Off the Board, Opinion

Every conflict deserves equal coverage

A month ago, I opened my social media only to be met with a flood of panicked posts. Ranging from tweets to reels and everything in between, the message was the same: How unbelievable it was that our generation was experiencing live coverage of war––a statement with which I did not exactly resonate. My earliest memories of hearing about ongoing war were stories of resistance during the Gaza siege, in particular that of Rachel Corrie, an American student who was crushed by an Israeli bulldozer while peacefully protesting the attempted demolition of a Palestinian family’s home. Even though I remember hearing about this incident at the age of eight, it actually happened five years prior, in 2003––a stark reminder of the decades of conflict and war that have been happening in our lifetime and covered by civilians on social media in the absence of Western coverage. 

Politicians and media figures’ attempts to garner sympathy for Ukrainian people by describing their “blonde hair and blue eyes” dragged many racialized people into the middle of the coverage of a war unrelated to them. This media attention did not portray the conflict in Ukraine as the latest addition in a long list of recent tragic wars and conflicts, but rather tried to emphasize that it was different. 

No one deserves to have their country attacked, to be forced to leave their homes, or to lose their loved ones violently. Yet, many in the media and in politics revealed a racial bias when they attempted to explain why the Ukrainians deserved it even less. 

Elevating Ukrainians above others under similar circumstances of displacement and war by describing them such as “civilized,” “intelligent,” and “educated” has exposed the dangerous, racist tendencies to further marginalize non-Western people. Other statements, however, were overtly ludicrous, with some claiming Ukrainians were less deserving of war because they were “well-dressed,” had access to “Netflix and Instagram,” or had similar “cars.” This dehumanization of people in Africa, Asia, and the Middle East not only normalizes their tragedies but facilitates their continued suffering. The insistence that those in the West are more advanced and educated than those in “developing countries” has been used in the past to justify colonialism and American military invasions of countries such as Afghanistan and Iraq—both of which were justified under the guise of “civilizing” the populations living there.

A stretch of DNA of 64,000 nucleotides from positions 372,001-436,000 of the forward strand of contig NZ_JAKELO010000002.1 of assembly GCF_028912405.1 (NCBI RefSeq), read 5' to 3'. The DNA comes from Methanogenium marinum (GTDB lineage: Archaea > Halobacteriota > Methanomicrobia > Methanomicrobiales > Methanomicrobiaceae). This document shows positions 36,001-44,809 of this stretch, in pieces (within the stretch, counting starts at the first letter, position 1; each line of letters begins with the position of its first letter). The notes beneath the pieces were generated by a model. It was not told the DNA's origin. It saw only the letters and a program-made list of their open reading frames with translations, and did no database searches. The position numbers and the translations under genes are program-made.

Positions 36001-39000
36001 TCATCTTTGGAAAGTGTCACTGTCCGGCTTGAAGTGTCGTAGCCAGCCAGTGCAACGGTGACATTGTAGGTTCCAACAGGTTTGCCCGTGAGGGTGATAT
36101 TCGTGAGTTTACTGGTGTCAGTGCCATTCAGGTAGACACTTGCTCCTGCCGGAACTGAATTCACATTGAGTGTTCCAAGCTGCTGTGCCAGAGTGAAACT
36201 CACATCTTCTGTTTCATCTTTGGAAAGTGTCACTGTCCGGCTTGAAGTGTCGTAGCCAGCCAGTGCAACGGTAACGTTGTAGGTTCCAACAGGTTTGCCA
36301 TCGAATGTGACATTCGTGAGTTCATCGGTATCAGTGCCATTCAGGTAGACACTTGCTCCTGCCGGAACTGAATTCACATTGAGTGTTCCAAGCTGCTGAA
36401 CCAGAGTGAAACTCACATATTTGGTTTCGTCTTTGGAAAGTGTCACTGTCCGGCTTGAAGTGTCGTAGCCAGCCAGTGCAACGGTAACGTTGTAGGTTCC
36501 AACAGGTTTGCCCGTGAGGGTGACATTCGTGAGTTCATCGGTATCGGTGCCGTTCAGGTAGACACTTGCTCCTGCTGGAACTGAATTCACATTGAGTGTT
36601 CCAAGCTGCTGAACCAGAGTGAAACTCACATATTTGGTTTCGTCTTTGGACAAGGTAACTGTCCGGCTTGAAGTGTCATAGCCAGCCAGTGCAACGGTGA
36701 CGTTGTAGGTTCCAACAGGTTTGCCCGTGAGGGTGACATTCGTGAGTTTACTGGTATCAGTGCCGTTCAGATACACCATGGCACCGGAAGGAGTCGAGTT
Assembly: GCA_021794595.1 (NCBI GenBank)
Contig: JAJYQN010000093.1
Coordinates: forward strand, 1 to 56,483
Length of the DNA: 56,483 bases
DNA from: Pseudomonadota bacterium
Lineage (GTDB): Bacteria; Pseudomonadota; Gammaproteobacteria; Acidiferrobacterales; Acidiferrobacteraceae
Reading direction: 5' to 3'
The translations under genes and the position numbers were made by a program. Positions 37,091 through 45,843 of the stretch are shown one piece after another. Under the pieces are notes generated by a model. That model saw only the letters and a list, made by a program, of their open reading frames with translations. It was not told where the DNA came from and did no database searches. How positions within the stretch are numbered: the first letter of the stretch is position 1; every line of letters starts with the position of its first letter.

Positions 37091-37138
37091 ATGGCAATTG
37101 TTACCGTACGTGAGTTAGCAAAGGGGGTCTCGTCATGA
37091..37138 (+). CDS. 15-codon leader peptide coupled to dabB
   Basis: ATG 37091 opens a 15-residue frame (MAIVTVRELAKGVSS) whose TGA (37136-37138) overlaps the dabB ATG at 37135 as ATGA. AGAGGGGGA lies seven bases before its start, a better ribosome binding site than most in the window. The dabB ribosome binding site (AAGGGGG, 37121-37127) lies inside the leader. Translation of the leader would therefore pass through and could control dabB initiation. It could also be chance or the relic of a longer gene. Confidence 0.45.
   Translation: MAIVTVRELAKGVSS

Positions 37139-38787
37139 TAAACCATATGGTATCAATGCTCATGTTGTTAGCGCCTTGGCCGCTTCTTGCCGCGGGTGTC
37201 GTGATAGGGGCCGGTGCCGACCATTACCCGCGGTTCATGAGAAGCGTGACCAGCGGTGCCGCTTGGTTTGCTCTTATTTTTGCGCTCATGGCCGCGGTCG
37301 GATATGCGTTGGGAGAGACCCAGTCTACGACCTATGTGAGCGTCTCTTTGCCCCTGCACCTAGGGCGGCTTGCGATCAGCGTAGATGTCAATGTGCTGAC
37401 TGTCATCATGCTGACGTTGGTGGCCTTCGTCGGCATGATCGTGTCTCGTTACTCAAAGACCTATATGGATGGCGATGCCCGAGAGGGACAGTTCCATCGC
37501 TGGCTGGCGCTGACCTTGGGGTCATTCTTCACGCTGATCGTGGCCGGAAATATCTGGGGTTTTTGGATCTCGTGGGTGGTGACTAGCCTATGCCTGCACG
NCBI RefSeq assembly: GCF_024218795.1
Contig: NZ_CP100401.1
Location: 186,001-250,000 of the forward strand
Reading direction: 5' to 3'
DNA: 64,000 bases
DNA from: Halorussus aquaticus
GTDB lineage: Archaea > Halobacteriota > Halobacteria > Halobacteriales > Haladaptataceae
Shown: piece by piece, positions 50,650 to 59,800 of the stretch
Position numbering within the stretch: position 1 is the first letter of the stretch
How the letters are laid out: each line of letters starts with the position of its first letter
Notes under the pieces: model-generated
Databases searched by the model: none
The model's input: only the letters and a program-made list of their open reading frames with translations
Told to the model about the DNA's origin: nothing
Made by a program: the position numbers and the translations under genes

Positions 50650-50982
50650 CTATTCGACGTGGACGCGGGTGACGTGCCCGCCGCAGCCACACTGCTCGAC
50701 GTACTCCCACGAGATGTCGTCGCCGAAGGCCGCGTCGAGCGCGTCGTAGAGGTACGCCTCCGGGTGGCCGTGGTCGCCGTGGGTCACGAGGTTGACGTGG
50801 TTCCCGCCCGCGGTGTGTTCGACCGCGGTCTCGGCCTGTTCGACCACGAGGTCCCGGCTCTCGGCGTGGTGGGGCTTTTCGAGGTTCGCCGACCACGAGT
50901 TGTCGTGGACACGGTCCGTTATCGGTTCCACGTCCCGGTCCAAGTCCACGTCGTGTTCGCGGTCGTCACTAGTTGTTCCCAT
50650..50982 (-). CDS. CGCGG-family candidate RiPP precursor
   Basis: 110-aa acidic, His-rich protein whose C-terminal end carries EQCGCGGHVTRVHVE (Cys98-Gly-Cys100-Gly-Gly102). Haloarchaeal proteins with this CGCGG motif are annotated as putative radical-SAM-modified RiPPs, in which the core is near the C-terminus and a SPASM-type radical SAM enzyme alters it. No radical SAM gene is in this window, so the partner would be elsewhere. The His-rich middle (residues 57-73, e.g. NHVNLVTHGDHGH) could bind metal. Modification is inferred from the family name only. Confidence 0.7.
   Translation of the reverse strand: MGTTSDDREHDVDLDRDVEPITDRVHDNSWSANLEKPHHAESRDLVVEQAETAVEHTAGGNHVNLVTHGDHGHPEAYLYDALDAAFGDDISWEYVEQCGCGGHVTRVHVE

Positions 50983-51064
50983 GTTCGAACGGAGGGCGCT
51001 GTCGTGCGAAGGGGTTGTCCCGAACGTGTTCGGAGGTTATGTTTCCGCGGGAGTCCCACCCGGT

Coverage of Ukrainian civilians learning to use guns and creating molotov cocktails depict them as heroes fighting for their country. However, in recent decades, Palestinians and other racialized people worldwide have been dubbed as “terrorists” for doing the same. The simultaneous glorification of white people and condemnation of people of colour who engage in armed resistance reminds us who has the right to defend themselves.

Biases do not just affect our perceptions, they also affect our policies: They dictate who gets to flee a warzone. Consider the African and South Asian students fleeing the Ukrainian crisis, who are struggling to find transportation and being denied entry at the Polish border. This treatment is reminiscent of how racialized refugees and immigrants have been treated—as criminals and “aliens” who threaten Western culture.

Beyond blatant racism comes ignorant and incorrect media coverage. In the early days, people circulated videos of airstrikes in Gaza falsely identifying them as Ukrainian. The claim that we have not been privy to a war or conflict of this scale before serves as nothing more than an erasure of the tragedies suffered by a long list of countries including Yemen, Libya, Ethiopia, and Nigeria. 

No one is immune from the harms of this selective empathy. For Ukrainians, where the conversation should centre their suffering, criticisms of media hypocrisy and comparison with other conflicts have become dominant. 

If there is anything that facing a pandemic together should have taught us, it is compassion. Being apathetic about war and conflicts is a privilege not afforded by all. In one part of the world, children are labelled as terrorists and killed for defending themselves against occupying forces, or have to walk 1,000 kilometers to escape a warzone, while those in another part of the world are making memes about war. With a wealth of information at our fingertips and the biases in media well-known and well-documented, it is inexcusable to be ignorant to human tragedies.

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